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Ford picks Grand Rapids for “City of Tomorrow” Project


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Thought this was interesting. $100,000 to the best pitch for solving our transportation woes  As far as I know, Ford never had much of a History without Grand Rapids from a manufacturing perspective, but maybe we’re a good test bed for new technologies?

https://www.engadget.com/2018/06/27/ford-city-of-tomorrow-challenge-grand-rapids-michigan/

Joe

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I think more people should take the bus and not drive on 131 or division. 

You joke about this but it's true. If more people used the bus traffic would flow easier for everyone. So thank you for proving my point. I have a car and take the bus to and from work everyday. I don

I think they should too then there would be a lot less traffic when I drive on them.

  • joeDowntown changed the title to Ford picks Grand Rapids for “City of Tomorrow” Project
On 6/28/2018 at 8:20 AM, GRLaker said:

So can any Joe Schmo submit an idea to this then? Or will proposals come from area organizations that actually have the ability to implement the ideas?

Sounds like it could be either. 

There's also this

"....but bike-sharing kiosks, more bike lanes and wider sidewalks are probably safe bets. The statement also mentioned the Challenge would accept ideas that use infrastructure and transportation data to enable "smart transportation choices." Exactly what those mean in a mid-sized Rust Belt city are anyone's guess at this point.

Wider sidewalks are going to relieve traffic congestion? 

Maybe this is the place for me to propose my enlarged metro-area "DASH-like" commuter bus idea. :)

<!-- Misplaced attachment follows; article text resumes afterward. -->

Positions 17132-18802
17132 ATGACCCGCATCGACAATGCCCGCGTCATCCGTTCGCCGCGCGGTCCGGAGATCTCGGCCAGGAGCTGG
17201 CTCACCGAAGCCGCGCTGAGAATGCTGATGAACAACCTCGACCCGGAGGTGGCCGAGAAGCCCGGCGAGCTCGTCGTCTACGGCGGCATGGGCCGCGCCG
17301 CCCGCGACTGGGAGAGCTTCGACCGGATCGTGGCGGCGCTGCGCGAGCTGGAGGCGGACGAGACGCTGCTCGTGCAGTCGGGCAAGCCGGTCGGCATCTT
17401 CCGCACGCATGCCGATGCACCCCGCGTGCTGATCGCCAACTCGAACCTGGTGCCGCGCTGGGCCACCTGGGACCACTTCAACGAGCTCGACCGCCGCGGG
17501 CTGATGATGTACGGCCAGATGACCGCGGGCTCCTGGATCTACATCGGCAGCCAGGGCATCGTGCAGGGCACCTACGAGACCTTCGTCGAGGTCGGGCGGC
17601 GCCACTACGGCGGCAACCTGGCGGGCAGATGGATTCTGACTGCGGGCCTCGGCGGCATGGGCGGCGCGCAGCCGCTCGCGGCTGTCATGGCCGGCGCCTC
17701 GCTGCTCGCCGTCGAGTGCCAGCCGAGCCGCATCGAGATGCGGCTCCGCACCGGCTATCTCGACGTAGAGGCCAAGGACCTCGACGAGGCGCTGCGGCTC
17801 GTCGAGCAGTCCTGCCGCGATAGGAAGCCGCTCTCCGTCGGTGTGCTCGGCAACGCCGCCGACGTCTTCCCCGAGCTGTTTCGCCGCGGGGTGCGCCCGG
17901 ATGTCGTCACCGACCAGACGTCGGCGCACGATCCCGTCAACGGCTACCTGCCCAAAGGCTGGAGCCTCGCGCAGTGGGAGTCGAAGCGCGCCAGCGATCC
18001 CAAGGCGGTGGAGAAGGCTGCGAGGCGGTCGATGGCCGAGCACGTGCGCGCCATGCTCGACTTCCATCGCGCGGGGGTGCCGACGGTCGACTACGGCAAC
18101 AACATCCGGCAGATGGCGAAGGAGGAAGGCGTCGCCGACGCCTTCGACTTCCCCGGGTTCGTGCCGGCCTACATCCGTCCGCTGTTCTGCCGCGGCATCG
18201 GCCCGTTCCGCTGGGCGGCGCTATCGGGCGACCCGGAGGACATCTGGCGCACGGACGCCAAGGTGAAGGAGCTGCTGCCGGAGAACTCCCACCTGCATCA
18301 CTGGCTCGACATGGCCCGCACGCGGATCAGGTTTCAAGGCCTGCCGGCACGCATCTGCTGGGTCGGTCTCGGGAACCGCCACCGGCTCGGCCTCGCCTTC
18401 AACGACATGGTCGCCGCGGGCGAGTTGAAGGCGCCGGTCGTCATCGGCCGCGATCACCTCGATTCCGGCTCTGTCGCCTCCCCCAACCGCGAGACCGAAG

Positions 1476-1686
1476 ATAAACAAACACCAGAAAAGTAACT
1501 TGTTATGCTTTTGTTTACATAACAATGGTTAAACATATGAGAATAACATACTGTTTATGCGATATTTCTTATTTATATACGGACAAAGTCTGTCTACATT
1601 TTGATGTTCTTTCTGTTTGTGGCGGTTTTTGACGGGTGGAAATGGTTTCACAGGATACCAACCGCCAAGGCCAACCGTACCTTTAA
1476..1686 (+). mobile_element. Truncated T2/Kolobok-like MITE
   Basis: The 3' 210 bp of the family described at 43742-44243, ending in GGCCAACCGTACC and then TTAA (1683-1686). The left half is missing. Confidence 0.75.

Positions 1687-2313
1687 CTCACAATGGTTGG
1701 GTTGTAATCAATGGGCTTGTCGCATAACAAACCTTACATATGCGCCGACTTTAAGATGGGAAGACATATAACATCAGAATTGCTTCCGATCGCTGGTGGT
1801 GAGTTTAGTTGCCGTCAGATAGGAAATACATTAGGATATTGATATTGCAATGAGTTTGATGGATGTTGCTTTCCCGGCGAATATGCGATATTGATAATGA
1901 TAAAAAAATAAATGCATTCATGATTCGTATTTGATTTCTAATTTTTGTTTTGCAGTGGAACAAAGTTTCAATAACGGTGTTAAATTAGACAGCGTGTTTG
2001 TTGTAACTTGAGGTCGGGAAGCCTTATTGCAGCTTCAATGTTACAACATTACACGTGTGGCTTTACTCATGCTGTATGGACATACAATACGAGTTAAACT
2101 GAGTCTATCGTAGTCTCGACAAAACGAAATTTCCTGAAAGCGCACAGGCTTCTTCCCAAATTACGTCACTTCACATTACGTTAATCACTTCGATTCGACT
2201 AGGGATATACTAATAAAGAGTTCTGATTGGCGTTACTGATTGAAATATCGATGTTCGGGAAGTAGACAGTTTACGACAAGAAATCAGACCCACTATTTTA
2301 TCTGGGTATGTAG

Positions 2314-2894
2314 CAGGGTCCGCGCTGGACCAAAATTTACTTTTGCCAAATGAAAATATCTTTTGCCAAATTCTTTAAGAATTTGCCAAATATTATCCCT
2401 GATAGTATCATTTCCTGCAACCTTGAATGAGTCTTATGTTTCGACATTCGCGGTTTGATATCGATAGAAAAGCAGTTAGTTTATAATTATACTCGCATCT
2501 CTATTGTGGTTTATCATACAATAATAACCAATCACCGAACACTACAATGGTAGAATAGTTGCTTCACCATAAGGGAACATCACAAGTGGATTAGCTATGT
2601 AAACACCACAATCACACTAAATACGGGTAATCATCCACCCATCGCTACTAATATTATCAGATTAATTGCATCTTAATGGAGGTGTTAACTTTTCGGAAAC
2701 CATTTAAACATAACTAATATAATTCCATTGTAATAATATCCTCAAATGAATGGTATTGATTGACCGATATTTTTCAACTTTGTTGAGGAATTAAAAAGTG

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12 minutes ago, jonrapley said:

I think more people should take the bus and not drive on 131 or division. 

I think it’s funny when every year, The Rapids counts the ridership as 2 million or so. If they counted ridership of regular cars by the same standard, it would be in the billions for Grand Rapids. In the real world, not the ideal world, people will always prefer independent autonomy. That’s the baseline of success for proposals: Increase flow for regular vehicles. I would pitch longer ramps on 131, especially near downtown. It’s the speed differenctial that slows down and causes backups near downtown. 

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You joke about this but it's true. If more people used the bus traffic would flow easier for everyone. So thank you for proving my point. I have a car and take the bus to and from work everyday. I don't worry about paying for gas or parking, and I don't get stressed driving in all the traffic, so there is my ideal world. 

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20 hours ago, jonrapley said:

You joke about this but it's true. If more people used the bus traffic would flow easier for everyone. So thank you for proving my point. I have a car and take the bus to and from work everyday. I don't worry about paying for gas or parking, and I don't get stressed driving in all the traffic, so there is my ideal world.